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Location Iraq, Dahuk
Central coordinates 43o 48.08' East  37o 10.80' North
IBA criteria A1, A3, B2, B3
Area 60,584 ha
Altitude 873 - 1,480m
Year of IBA assessment 1994

Nature Iraq (Affiliate)

Site description Ser Amadiya is an east-west mountain ridge rising to c.2,000 m, just north-west of the town of Amadiya in Kurdistan and c.20 km south of the Turkish border. The section of the Amadiya valley to the south lies at 1,450-1,550 m, 3 km west of Amadiya. The site includes rocky cliffs at Sulaf and gorges to the south, e.g. Sulaf, Geli-e-Mazurka. The treeline is at c.1,650 m, and the ridge has a grassy saddle at 1,850 m. The area to the north descends through thin scrub and shrubs to scrub Quercus and Juniperus forest with a rocky and grassy floor and numerous streams and springs. Along the valley streams in the south there are Populus trees with grass and scrub, and the valley slopes are rocky, with grass and Quercus bushes. Patches of cultivation, e.g. tobacco fields, surround the small villages. Summers are hot and dry, and winters are cold with snow. 2014 updates. Evans (1994) listed the area as an Important Bird Area (IBA003). The KBA surveys looked at two areas here: Ser Amadiya and Sulav Resort. Ser Amadiya is an ancient town and historical site with about 34 archaeological features, some of which go back to the period of the Assyrians, Medeans, and different Kurdish periods

Key Biodiversity See box for key species. The breeding bird community is characteristic of the northern uplands and comprises at least 30 species including Alectoris chukar, Caprimulgus europaeus, Dendrocopos syriacus, Hirundo rupestris, Sylvia hortensis, Parus lugubris, Lanius nubicus, Pyrrhocorax graculus, P. pyrrhocorax and Emberiza hortulana. Both Sitta tephronota and S. neumayer occur, the latter at least breeding. Prunella collaris and Montifringilla nivalis (a flock of c.150) have been noted as non-breeding visitors in March on the snowfields.

Non-bird biodiversity: Flora: the general area is very important for harbouring wild relatives of important cereal crop species.

2014 updates. A total of 74 species was recorded. In addition to those listed in the table, the site also held three Irano-Turanian, one Eurasian Steppe and Desert and one Eurasian High-Montane biome-restricted species. Eastern Cinereous Bunting Emberiza semenowi is Near Threatened. Other Important Fauna: Mammal data were collected in 2010. One local reported a sighting of the globally endangered Persian Fallow Deer Dama mesopotamica in 2006, but this remains unverified. Persian Squirrel Sciurus anomalus was observed, which though a least concern species has a declining population trend and is heavily persecuted for the pet trade in Iraq. There are streams and rivers in the area but no fish survey was conducted.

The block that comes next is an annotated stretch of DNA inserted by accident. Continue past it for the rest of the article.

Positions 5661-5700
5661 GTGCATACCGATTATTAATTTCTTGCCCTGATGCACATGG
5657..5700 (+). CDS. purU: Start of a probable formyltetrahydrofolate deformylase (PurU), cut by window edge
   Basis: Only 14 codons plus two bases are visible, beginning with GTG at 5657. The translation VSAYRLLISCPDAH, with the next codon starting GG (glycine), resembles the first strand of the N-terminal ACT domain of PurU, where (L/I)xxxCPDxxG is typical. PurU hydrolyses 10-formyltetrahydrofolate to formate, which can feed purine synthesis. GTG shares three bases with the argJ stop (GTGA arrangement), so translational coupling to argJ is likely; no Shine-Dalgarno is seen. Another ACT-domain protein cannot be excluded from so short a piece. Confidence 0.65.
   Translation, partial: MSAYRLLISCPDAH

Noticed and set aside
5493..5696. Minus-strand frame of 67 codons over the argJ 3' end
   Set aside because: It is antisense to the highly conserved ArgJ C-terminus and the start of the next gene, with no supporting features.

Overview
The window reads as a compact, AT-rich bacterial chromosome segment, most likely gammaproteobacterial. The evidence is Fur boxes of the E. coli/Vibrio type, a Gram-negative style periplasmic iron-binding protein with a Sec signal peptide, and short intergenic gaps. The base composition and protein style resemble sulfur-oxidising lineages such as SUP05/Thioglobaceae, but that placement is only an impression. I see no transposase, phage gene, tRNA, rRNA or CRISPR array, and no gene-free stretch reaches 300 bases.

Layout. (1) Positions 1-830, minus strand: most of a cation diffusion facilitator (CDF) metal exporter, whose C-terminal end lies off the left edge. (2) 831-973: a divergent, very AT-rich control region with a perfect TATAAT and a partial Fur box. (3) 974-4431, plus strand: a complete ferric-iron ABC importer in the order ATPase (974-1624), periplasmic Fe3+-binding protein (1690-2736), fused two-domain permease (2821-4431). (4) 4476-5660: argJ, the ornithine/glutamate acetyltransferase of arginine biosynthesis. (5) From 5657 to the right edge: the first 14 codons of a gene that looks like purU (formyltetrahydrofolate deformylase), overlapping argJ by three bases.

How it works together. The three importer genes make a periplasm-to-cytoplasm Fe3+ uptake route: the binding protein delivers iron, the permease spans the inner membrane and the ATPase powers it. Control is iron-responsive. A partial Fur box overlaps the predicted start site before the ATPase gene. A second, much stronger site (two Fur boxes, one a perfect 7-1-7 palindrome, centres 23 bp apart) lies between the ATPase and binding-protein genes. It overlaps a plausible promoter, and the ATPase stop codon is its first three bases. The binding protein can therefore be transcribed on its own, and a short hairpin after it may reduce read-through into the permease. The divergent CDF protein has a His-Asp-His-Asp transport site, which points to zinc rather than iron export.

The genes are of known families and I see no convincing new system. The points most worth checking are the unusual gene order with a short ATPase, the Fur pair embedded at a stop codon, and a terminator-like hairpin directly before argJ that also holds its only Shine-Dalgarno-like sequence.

Populations of IBA trigger species

Species Season Period Population estimate Quality of estimate IBA Criteria IUCN Category
Bearded Vulture Gypaetus barbatus resident  1955  1 breeding pairs  poor  B2  Near Threatened 
Griffon Vulture Gyps fulvus resident  1955  1 breeding pairs  poor  B2  Least Concern 
Egyptian Vulture Neophron percnopterus breeding  1955  1 breeding pairs  poor  B2  Endangered 
Sombre Tit Parus lugubris resident  1963  present  A3  Least Concern 
Western Rock-nuthatch Sitta neumayer resident  1979  common  A3  Least Concern 
Eastern Rock-nuthatch Sitta tephronota resident  1959  present  A3  Least Concern 
White-throated Robin Irania gutturalis breeding  1979  2 breeding pairs  poor  A3, B3  Least Concern 
Cinereous Bunting Emberiza cineracea breeding  1985  1 individuals  poor  A1, A3, B2  Near Threatened 

IBA Monitoring

2014 very high not assessed negligible
Good - based on reliable and complete / representative data

Human intrusions and disturbance recreational activities happening now whole area/population (>90%) very rapid to severe deterioration very high

Little/none of site covered (<10%)  No management planning has taken place  Not assessed  negligible 


IUCN habitat Habitat detail Extent (% of site)
Grassland   major
Shrubland   major
Forest   major

Land use

Land-use Extent (% of site)
rangeland/pastureland major
agriculture minor
tourism/recreation major

Acknowledgements Data-sheet compiled by Pavel Ctyroky.

References Chapman and McGeoch (1956), Harrison (1959), McGeoch (1963), Moore and Boswell (1956-1957).

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Recommended citation  BirdLife International (2016) Important Bird and Biodiversity Area factsheet: Ser Amadiya and Sulav Resort . Downloaded from on 25/10/2016

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